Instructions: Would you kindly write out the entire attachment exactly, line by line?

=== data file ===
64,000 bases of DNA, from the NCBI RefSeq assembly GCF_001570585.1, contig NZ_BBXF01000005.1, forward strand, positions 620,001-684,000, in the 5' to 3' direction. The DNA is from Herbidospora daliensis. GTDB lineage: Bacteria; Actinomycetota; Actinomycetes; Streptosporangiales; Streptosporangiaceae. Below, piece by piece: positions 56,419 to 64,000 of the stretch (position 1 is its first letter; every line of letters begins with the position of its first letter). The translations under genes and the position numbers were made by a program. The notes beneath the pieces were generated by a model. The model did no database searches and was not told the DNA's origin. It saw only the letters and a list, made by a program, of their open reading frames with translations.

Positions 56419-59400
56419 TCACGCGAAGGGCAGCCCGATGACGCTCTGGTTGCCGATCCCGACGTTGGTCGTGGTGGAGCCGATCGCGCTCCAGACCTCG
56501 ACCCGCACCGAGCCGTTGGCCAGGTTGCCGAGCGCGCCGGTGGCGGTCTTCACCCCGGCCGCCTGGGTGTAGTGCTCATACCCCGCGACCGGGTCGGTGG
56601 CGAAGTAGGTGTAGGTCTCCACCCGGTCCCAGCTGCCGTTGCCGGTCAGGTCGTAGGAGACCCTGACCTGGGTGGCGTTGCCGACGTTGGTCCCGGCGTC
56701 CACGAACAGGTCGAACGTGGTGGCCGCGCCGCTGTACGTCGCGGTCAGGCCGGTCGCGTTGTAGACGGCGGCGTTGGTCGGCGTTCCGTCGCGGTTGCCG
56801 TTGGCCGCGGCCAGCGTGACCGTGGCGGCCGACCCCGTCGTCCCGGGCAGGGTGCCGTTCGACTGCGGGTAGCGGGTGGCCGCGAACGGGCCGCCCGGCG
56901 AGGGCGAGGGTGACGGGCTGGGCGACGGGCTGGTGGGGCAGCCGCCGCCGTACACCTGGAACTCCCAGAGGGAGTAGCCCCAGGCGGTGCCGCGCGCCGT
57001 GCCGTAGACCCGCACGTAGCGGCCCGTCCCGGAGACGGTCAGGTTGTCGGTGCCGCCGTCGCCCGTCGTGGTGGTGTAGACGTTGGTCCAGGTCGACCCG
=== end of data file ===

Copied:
64,000 bases of DNA, from the NCBI RefSeq assembly GCF_001570585.1, contig NZ_BBXF01000005.1, forward strand, positions 620,001-684,000, in the 5' to 3' direction. The DNA is from Herbidospora daliensis. GTDB lineage: Bacteria; Actinomycetota; Actinomycetes; Streptosporangiales; Streptosporangiaceae. Below, piece by piece: positions 56,419 to 64,000 of the stretch (position 1 is its first letter; every line of letters begins with the position of its first letter). The translations under genes and the position numbers were made by a program. The notes beneath the pieces were generated by a model. The model did no database searches and was not told the DNA's origin. It saw only the letters and a list, made by a program, of their open reading frames with translations.

Positions 56419-59400
56419 TCACGCGAAGGGCAGCCCGATGACGCTCTGGTTGCCGATCCCGACGTTGGTCGTGGTGGAGCCGATCGCGCTCCAGACCTCG
56501 ACCCGCACCGAGCCGTTGGCCAGGTTGCCGAGCGCGCCGGTGGCGGTCTTCACCCCGGCCGCCTGGGTGTAGTGCTCATACCCCGCGACCGGGTCGGTGG
56601 CGAAGTAGGTGTAGGTCTCCACCCGGTCCCAGCTGCCGTTGCCGGTCAGGTCGTAGGAGACCCTGACCTGGGTGGCGTTGCCGACGTTGGTCCCGGCGTC
56701 CACGAACAGGTCGAACGTGGTGGCCGCGCCGCTGTACGTCGCGGTCAGGCCGGTCGCGTTGTAGACGGCGGCGTTGGTCGGCGTTCCGTCGCGGTTGCCG
56801 TTGGCCGCGGCCAGCGTGACCGTGGCGGCCGACCCCGTCGTCCCGGGCAGGGTGCCGTTCGACTGCGGGTAGCGGGTGGCCGCGAACGGGCCGCCCGGCG
56901 AGGGCGAGGGTGACGGGCTGGGCGACGGGCTGGTGGGGCAGCCGCCGCCGTACACCTGGAACTCCCAGAGGGAGTAGCCCCAGGCGGTGCCGCGCGCCGT
57001 GCCGTAGACCCGCACGTAGCGGCCCGTCCCGGAGACGGTCAGGTTGTCGGTGCCGCCGTCGCCCGTCGTGGTGGTGTAGACGTTGGTCCAGGTCGACCCG